Global Resilience Solutions > Dragon Gate Exercises for Self-Cultivation

Dragon Gate Exercises for Self-Cultivation

The deliberate, systematic cultivation of the mind-body organism is the great legacy of the Taoist Complete Reality school. Although it’s easy to get lost in the complexities of the systems, there are plenty of simple ways to put these principles into practice whenever you have a few minutes to spare, or even in the middle of an everyday activity. Jonathan Blank’s book Secrets of Dragon Gate with Dragon Gate sect lineage-holder Dr. Steven Liu provides an accessible overview of some of these exercises:

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The following are a few exercises that can help you to become more effective and maximise your potential in everyday life.

 

Exercise for the Mind

A system of exercises for consciously building up your mind’s inherent abilities is part of the Dragon Gate tradition, and there are some easy preliminary exercises you can practice anytime. Some are related to watchfulness techniques you may already be familiar with through our programs, standing apart from the thought-stream and watching the arising and ending of thoughts. There are also exercises designed to boost attention and memory.

Attention Exercise: This exercise begins in a meditative posture and focuses attention on different senses in turn for one to two minutes. With your eyes closed, reach out with your sense of smell, and note all the different smells you can identify and what they tell you about your environment (this may be best done outdoors). Then the sense of touch- what do you feel? Is there a breeze? Are you warm or cold? What are you sitting on- is it hard or soft? Then the sense of hearing- do you hear cars, birds, insects, the wind in the trees. Finally, open your eyes and take in your surroundings in detail. Notice subtleties of colour and texture, the shapes of plants, the even just the cracks in your wall if you’re indoors.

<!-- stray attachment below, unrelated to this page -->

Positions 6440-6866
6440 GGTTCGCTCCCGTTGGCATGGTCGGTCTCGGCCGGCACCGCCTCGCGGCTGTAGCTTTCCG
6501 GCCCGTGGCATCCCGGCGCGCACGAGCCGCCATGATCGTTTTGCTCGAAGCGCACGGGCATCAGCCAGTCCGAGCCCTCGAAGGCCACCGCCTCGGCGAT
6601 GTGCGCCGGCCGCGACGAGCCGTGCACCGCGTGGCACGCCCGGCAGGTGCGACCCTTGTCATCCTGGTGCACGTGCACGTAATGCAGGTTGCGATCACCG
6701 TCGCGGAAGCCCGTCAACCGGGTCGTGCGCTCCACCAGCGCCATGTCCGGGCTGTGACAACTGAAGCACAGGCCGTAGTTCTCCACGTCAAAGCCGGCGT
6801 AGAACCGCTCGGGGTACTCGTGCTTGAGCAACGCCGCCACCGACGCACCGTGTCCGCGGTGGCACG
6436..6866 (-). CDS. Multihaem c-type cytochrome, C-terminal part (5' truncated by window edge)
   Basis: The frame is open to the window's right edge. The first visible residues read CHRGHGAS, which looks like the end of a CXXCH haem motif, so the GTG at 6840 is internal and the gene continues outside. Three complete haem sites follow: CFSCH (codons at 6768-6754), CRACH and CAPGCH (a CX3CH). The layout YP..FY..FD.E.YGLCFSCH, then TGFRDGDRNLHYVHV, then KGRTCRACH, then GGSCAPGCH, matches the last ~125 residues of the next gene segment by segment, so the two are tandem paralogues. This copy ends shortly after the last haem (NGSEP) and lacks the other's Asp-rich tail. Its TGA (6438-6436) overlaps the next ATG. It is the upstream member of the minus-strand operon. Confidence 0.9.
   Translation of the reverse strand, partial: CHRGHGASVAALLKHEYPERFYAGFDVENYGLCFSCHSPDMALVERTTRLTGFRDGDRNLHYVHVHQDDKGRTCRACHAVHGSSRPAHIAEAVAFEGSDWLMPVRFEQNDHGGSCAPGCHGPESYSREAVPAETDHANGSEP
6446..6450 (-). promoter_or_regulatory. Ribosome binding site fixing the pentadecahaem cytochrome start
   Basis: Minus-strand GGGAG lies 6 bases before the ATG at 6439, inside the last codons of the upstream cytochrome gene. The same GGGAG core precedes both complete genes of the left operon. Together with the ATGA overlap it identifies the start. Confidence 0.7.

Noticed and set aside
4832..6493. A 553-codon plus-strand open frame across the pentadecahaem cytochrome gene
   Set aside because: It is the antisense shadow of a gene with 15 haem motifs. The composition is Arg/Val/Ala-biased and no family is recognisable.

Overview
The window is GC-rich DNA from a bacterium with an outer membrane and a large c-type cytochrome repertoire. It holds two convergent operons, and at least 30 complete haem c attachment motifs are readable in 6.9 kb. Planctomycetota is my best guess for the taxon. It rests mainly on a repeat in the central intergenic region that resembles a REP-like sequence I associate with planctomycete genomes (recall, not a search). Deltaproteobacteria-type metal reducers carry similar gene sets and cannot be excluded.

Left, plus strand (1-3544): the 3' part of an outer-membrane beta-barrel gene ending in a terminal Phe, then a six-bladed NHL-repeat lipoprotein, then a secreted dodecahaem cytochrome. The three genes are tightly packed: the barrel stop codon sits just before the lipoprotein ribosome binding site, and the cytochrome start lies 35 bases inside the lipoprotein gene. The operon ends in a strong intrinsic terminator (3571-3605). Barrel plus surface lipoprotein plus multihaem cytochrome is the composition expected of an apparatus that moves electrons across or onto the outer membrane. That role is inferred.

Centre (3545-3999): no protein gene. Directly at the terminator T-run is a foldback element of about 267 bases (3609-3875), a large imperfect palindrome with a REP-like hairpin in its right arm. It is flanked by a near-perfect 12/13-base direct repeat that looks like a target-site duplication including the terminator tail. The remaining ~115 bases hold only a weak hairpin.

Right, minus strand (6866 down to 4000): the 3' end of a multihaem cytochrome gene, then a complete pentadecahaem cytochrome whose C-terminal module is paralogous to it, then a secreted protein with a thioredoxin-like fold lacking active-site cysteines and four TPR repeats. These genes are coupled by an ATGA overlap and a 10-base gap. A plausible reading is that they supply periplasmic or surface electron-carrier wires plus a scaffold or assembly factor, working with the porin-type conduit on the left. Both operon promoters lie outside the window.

Memory Exercise: Related to the attention exercise, this memory exercise focuses on a past event that you remember well and have positive associations with. Focus on each of your senses in turn, and try to remember everything that they took in, the small details of your surroundings that you might otherwise have forgotten, just as you did for the attention exercise. This practice can help cultivate powerful observational skills and recall.

Manifesting and Mindset Exercises

The Dragon Gate teaches that the quality of our experiences flows from the way we think about them. As the I Ching says, “The auspicious and the ominous both arise from the same circumstances.” In other words, it is how we respond to our circumstances that most often makes them good or bad. The dualistic practice of assigning judgment to a situation therefore harms us more than it helps us. It is better to “nurture your dreams” with optimism and look for a way to turn a problem into an opportunity. Going along with changes while remaining true to the pattern of the universe is a Taoist paradox that encompasses the dual reality of the cosmos- everything changes, and everything remains the same.

Two specific meditation exercises that are used to aid in manifesting are as follows.